The body of a young woman has been found, and Detective Inspector Beatrice Kaspary is called to the scene. But there is something strange about this body: there are numbers tattooed onto the foot of the corpse. Upon her investigation, Beatrice discovers that these numbers are actually GPS coordinates, and that a killer is playing a dangerous game with many lives on the line.
Five is a suspenseful novel with well-written characters; though I had issues with aspects of the police investigation, I still enjoyed this unique crime novel.
Five is a crime novel with a twist: geocaching. This is a game people play where they input coordinates into a GPS and try to find a “cache,” some sort of small prize. It’s increasing in popularity, so it’s not a surprise that it has found its way into literature. Archer uses geocaching in an interesting way in this novel, and it makes for a unique read.
Beatrice Kaspary is a woman who lives for her job in Five. She has children and an angry, bitter ex-husband (almost a caricature, to be honest), but her job is the center of her life. Readers will certainly sympathize with Beatrice as she navigates the difficult politics of being a woman in a man’s job; she’s an interesting woman, and if this is indeed the first book in a series, I’m curious to see where Archer will take Beatrice from here.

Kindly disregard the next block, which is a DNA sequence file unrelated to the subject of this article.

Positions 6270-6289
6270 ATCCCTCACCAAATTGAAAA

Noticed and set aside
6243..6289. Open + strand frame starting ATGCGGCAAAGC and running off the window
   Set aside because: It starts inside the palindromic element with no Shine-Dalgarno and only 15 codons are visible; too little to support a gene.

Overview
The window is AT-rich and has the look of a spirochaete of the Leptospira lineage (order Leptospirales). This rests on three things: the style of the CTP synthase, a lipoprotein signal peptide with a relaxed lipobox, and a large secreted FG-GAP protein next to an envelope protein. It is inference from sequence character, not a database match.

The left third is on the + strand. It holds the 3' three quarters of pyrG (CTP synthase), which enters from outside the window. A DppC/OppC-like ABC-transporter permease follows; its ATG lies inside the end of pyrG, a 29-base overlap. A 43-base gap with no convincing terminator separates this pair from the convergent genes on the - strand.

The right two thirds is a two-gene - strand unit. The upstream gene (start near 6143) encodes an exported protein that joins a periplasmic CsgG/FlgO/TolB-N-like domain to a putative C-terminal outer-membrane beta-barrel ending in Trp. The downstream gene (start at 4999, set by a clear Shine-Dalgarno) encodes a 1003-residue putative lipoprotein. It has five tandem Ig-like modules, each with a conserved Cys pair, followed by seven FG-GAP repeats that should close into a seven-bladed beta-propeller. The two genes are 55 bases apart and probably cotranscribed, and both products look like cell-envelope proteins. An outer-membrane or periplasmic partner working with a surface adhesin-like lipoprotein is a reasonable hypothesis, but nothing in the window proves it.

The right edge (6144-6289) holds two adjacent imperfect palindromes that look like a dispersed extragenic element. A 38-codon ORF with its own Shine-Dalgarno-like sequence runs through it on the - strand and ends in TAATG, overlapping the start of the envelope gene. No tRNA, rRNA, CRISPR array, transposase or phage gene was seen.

There are aspects of Five that didn’t work so well, however, mainly the thoroughness of the investigation. This is very much a book where the killer is leading and the police are scrambling to catch up. There isn’t much forward movement in that respect; sometimes it feels as though the police are just waiting for something else to happen so they can react. There’s a revelation in the final parts of the book that should have come much earlier, and it’s puzzling why the police didn’t pursue this avenue of inquiry earlier (other than prolonging the plot for the book).
Despite my issues with Five, though, I still found it enjoyable. I’m not sure whether it’s the first in a series, but Archer writes her characters well, and I’d be happy to revisit Beatrice in another novel. It’s certainly suspenseful and Archer takes the reader on unexpected twists and turns; if you enjoy crime novels, you should consider picking this book up.